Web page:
According to a first aspect of the present invention a method for purchasing a product is provided. The method includes the steps of identifying a plurality of suppliers; creating an information template for each supplier; specifying the product; searching each of the information templates for the specified product; and reporting the results of the search.

According to a second aspect of the present invention a method for designing a product is provided. The method comprises the steps of fixing certain attributes of the product; using the fixed attributes to select at least one component which is used to construct the product; creating a database containing the identity of a first and a second supplier for the at least one component; querying the database, effective to identify a first supplier and a second supplier of the at least one component; contacting each of the first and second supplier by use of a global communications network to request a computer aided design file from each supplier describing the respective at least one component provided by the first and second suppliers; receiving the computer aided design file; and using the computer aided design file to evaluate the at least one component respectively provided by the first and second suppliers.

These and other features, aspects, and advantages of the present invention will become apparent from a reading of the following detailed description of the preferred embodiment of the invention and by reference to the following drawings.

BRIEF DESCRIPTION OF THE DRAWINGS

FIG. 1 is a flowchart illustrating the sequence of steps included within the methodology of the preferred embodiment of the invention;

FIG. 2 is one non-limiting example of an information template which may be used by the methodology of the preferred embodiment of the invention; and

FIG. 3 is a block diagram of a computer architecture which may be used to accomplish the methodology of the preferred embodiment of the invention.

DETAILED DESCRIPTION OF THE PREFERRED EMBODIMENT OF THE INVENTION

Referring now to FIG. 1, there is shown a flowchart or sequence of steps 10 which comprises the methodology of the preferred embodiment of the invention. Particularly, methodology or flowchart 10 includes a first step 12 in which a need within a business organization is identified. For example, two portions or elements within a vehicle may be required to be movably coupled in order to achieve some overall function or objective.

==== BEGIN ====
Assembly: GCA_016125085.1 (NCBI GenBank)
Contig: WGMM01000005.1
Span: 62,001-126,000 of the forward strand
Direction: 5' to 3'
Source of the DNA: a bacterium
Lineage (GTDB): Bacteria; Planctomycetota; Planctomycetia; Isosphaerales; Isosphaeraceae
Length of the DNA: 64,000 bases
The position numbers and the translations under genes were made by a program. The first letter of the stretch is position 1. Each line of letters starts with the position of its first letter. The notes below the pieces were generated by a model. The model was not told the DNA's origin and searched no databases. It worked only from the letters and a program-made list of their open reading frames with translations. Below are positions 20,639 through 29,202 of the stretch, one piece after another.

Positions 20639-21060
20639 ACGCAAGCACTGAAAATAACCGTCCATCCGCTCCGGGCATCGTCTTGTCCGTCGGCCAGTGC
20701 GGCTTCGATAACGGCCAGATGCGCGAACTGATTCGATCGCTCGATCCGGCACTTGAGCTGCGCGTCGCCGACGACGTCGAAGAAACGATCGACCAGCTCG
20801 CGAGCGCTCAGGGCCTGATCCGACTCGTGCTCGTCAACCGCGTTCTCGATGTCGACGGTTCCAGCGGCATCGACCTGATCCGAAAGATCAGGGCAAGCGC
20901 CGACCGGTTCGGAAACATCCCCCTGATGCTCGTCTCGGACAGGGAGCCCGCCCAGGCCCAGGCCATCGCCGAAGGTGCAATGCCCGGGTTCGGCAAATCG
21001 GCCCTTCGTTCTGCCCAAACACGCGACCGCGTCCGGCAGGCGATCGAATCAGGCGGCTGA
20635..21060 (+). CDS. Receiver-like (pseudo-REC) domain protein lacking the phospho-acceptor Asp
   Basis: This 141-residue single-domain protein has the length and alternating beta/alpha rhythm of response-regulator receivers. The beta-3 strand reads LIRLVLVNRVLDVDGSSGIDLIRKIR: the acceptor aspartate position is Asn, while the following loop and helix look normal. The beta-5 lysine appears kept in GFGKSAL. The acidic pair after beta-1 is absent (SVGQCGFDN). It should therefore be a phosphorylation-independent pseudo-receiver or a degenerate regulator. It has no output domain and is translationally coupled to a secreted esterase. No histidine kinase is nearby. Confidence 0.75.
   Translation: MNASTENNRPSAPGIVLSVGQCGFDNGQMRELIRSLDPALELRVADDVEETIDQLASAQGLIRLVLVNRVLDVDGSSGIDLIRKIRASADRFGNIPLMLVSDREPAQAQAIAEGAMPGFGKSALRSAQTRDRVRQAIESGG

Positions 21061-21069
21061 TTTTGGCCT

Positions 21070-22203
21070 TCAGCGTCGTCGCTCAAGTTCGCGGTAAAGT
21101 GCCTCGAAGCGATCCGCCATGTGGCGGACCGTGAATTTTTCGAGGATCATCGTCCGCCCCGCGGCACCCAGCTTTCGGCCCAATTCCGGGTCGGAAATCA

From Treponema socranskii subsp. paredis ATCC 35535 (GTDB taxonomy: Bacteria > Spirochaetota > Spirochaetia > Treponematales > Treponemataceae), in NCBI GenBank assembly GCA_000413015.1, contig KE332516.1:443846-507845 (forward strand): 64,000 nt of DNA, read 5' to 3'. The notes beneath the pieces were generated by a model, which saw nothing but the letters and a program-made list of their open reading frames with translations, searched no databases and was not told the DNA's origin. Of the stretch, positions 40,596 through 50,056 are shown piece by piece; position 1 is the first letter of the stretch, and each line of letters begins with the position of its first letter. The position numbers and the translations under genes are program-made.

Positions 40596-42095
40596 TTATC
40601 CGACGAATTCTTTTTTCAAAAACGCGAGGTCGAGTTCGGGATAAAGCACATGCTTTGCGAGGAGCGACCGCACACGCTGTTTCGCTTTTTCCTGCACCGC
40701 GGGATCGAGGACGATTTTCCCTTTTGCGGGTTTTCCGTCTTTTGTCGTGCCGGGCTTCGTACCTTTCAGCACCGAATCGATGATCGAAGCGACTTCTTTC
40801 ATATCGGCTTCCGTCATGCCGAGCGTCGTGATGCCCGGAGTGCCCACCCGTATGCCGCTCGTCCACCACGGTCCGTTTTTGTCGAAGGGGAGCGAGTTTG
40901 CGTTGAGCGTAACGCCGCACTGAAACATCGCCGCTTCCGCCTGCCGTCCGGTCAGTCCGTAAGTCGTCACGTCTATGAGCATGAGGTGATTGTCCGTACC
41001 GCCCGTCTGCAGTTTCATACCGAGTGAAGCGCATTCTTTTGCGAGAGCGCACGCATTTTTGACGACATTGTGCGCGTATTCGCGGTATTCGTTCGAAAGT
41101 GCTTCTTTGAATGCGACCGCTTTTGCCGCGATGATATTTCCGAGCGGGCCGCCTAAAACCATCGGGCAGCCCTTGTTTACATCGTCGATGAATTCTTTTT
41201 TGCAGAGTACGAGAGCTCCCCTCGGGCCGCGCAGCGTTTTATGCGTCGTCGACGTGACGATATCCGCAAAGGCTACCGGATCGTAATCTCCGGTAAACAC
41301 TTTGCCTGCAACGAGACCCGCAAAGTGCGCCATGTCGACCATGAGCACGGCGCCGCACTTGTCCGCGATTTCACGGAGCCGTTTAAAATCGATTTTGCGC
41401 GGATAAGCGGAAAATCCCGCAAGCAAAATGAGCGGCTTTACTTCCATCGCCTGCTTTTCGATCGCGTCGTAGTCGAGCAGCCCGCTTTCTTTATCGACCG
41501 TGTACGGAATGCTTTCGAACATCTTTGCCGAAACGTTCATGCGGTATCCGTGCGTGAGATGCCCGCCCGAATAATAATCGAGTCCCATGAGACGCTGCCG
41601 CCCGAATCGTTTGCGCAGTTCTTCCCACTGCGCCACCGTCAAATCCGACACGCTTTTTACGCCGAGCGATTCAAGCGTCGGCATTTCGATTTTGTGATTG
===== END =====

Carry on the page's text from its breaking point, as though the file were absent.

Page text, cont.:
Step 14 follows step 12, and in this step, a product (i.e., a tangible item) is identified to meet this perceived need. For example, a gearing assembly may be needed to allow these two portions or elements to be coupled in the desired manner. Step 16 follows step 14 and, in this step, the individual components of the needed assembly are identified or “decomposed”. For instance, the needed gear assembly may require a pair of dissimilar gears which are coupled in a certain manner in order to provide the desired coupling function. Therefore, in this step 16, the basic tangible elements which cooperatively form the product are identified. In one non-limiting embodiment, this decomposition identifies the items of the assembly which are to be interconnected. In other non-limiting embodiments of the invention other “intangible” decompositions may be accomplished including the creation of an acquisition cost range (i.e., the amount of money that the organization is willing to pay for the product) or the creation of an acceptable acquisition time frame (i.e., the range of time over which the product must be acquired). Other non-tangible constraints and/or requirements may also be identified and/or created in this step 16.

Step 18 follows step 16, and in this step, the attributes or characteristics of the product and the components and any interrelationship attributes (i.e., attributes related to the interrelationship of the product to other products or components) are identified. Such attributes and characteristics may included the overall function, size, weight, shape, pitch, hardness, and various other measurable features of each of the previously identified components and of the overall product. Step 20 follows step 18, and in this step, a search is made for suppliers which source or provide both the final assembly or product and/or the individual components which may be used to construct the final assembly and which have previously been identified within step 16.